“It’s a special place for me, as it was one of the first areas of Dubai I explored on a photographic tour back when it was merely a water hole surrounded by sand, and also my district of residence for a while,” says Kriechbaumer. “Everything lined up perfectly for this photograph, with patchy clouds in the morning, a perfect sunset in between the buildings in the centre, and a clear evening.” In Historic Views, what is believed to be the oldest building in Dubai paired with the highest mosque minaret in the city, makes for a contrast to the well-known skyscrapers. Al Fahidi Fort and the Grand Mosque Bur Dubai are visible in the photo, looking northwards from a nearby building, with a glimpse of the creek on the right, and a few cruise ships docked at Mina Rashid in the distance on the left.

As Dubai re-opened after the lockdown, the city welcomed people back with one of its trademark fireworks, lighting up the sky over the Atlantis The Palm resort, with the monorail providing access to the hotel running over the water separating the main palm fronds and the surrounding crescent hotels. A beautiful sunset and some November clouds added to this composition (Palm Scenes).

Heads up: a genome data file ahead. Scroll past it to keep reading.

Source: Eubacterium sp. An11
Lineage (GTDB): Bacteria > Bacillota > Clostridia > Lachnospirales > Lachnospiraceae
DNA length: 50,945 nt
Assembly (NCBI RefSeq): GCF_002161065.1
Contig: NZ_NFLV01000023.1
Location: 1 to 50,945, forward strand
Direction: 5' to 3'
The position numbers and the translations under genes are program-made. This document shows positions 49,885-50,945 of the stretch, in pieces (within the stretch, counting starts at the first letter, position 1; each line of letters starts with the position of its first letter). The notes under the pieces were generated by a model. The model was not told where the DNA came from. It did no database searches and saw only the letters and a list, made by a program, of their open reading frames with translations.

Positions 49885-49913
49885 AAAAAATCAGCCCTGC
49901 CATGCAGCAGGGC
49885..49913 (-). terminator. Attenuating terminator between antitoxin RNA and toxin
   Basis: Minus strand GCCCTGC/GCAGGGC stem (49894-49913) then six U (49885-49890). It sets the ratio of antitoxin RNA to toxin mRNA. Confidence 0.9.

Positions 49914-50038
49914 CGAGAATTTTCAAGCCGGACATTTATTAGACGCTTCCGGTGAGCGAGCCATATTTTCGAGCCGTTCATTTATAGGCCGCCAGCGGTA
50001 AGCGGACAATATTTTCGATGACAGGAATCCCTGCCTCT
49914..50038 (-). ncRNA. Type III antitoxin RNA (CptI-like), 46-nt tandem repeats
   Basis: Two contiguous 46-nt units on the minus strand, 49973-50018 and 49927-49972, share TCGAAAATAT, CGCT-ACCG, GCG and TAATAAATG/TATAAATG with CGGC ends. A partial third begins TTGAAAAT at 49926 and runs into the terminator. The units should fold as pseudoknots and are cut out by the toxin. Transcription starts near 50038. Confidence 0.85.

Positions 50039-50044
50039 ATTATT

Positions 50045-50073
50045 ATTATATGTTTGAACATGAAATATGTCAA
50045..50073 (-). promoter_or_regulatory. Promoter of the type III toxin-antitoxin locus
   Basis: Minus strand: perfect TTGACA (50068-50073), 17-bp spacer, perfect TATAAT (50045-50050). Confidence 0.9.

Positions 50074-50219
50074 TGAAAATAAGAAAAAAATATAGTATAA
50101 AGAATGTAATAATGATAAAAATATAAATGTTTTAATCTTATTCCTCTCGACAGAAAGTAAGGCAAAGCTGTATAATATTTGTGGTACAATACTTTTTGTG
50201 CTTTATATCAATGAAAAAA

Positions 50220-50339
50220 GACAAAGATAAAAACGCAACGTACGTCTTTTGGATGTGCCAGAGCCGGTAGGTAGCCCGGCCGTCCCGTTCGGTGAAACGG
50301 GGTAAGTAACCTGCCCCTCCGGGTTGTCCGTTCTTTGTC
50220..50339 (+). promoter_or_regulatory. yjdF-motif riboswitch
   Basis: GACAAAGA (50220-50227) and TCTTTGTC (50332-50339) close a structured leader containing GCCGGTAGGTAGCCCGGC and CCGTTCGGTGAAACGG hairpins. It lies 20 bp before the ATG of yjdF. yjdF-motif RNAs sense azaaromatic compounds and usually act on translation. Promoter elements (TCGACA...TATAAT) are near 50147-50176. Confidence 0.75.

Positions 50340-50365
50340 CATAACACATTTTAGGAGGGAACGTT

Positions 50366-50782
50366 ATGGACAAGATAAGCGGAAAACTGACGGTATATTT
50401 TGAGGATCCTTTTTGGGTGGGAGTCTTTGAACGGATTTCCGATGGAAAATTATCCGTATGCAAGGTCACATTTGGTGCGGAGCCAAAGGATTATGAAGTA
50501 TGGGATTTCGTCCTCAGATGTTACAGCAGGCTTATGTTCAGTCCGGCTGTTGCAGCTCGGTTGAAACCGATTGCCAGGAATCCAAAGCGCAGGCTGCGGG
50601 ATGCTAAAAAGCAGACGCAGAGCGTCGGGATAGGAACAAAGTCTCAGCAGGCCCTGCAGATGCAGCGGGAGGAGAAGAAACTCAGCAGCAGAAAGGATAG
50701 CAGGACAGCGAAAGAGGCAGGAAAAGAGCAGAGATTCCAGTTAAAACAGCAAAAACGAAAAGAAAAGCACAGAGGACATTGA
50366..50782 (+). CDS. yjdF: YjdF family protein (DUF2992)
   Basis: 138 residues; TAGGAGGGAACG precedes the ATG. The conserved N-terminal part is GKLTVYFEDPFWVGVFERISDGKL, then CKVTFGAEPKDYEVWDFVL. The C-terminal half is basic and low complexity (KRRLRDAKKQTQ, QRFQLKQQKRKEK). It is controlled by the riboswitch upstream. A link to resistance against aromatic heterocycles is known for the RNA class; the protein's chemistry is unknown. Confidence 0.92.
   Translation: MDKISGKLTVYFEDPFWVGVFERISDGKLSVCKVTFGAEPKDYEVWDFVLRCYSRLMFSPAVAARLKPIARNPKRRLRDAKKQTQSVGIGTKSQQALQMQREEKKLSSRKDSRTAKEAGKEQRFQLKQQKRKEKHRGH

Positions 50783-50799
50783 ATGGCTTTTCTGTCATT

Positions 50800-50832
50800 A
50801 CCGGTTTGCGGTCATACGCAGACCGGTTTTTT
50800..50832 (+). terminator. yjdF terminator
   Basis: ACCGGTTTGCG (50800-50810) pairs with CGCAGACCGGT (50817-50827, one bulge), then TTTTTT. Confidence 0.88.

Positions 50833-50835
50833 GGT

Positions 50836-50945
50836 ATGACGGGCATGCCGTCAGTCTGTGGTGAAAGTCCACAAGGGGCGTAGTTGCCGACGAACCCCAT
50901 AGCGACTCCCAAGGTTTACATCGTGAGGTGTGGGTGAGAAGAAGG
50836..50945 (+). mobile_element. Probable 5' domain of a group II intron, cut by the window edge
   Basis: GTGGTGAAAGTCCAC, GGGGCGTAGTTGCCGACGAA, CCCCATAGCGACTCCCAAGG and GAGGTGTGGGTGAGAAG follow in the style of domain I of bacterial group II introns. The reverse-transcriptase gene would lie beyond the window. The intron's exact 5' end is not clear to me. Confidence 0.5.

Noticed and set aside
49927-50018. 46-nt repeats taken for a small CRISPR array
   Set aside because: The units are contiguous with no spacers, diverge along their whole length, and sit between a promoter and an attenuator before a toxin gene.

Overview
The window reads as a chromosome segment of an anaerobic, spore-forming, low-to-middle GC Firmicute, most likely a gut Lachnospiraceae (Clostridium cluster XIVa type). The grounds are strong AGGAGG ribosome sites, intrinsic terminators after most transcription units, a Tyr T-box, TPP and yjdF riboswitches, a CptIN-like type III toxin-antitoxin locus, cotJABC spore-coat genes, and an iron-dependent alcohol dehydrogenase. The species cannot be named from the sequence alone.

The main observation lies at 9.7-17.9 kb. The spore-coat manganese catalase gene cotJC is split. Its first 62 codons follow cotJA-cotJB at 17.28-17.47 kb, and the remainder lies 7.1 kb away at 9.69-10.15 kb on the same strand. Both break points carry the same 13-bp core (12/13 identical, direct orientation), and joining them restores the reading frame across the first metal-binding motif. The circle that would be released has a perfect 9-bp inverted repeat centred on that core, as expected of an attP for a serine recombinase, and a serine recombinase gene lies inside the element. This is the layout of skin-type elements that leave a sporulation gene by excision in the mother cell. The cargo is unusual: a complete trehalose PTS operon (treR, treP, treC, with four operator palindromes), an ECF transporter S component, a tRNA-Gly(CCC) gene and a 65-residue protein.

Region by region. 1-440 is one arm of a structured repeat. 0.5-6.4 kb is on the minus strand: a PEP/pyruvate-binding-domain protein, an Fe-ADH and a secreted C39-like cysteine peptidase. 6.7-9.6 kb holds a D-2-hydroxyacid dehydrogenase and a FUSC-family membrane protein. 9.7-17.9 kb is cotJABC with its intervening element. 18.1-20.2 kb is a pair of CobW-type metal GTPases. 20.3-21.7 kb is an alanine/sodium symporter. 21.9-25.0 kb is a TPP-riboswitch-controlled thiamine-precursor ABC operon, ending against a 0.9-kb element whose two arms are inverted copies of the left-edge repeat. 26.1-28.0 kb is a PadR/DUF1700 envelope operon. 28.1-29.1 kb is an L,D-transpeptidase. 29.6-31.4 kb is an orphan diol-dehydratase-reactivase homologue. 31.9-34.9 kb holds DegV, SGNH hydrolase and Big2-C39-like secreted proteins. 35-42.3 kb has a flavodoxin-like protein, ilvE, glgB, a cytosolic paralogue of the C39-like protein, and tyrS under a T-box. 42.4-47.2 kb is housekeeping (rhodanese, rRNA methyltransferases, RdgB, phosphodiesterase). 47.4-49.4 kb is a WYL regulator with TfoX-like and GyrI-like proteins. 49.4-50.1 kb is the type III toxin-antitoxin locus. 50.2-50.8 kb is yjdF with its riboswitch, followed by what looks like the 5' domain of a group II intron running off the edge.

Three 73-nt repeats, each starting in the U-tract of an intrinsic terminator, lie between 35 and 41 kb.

“The Deira Clock Tower, located on Al Maktoum Road, was originally built in 1963, coinciding with the opening of the first bridge across the Dubai Creek, and just after the discovery of oil in the region. “It was later restored in 1989 and is one of the oldest and most recognisable landmarks in the city — indeed, it was once named among the 17 most beautiful clock towers in the world!” says Kriechbaumer about Sign of Times. From the Bridge presents a view of Dubai’s International Financial Centre district, with arguably the city’s most famous twin towers, Emirates Towers on the right side, and Burj Khalifa in the distance, while cars run by on Al Mustaqbal road under the pedestrian bridge, leading to the World Trade Centre exhibition space, from where this scene was taken. White Blanket shows one of the most incredible sights of the city when it reveals itself during rare winter days, when a layer of fog creeps in from the desert, covering the ground in a white blanket, with Dubai’s many tall buildings sticking out like a city above the clouds. Local artists who would like to participate in Project Art, can call 04 519 1111 or email: for further information and queries.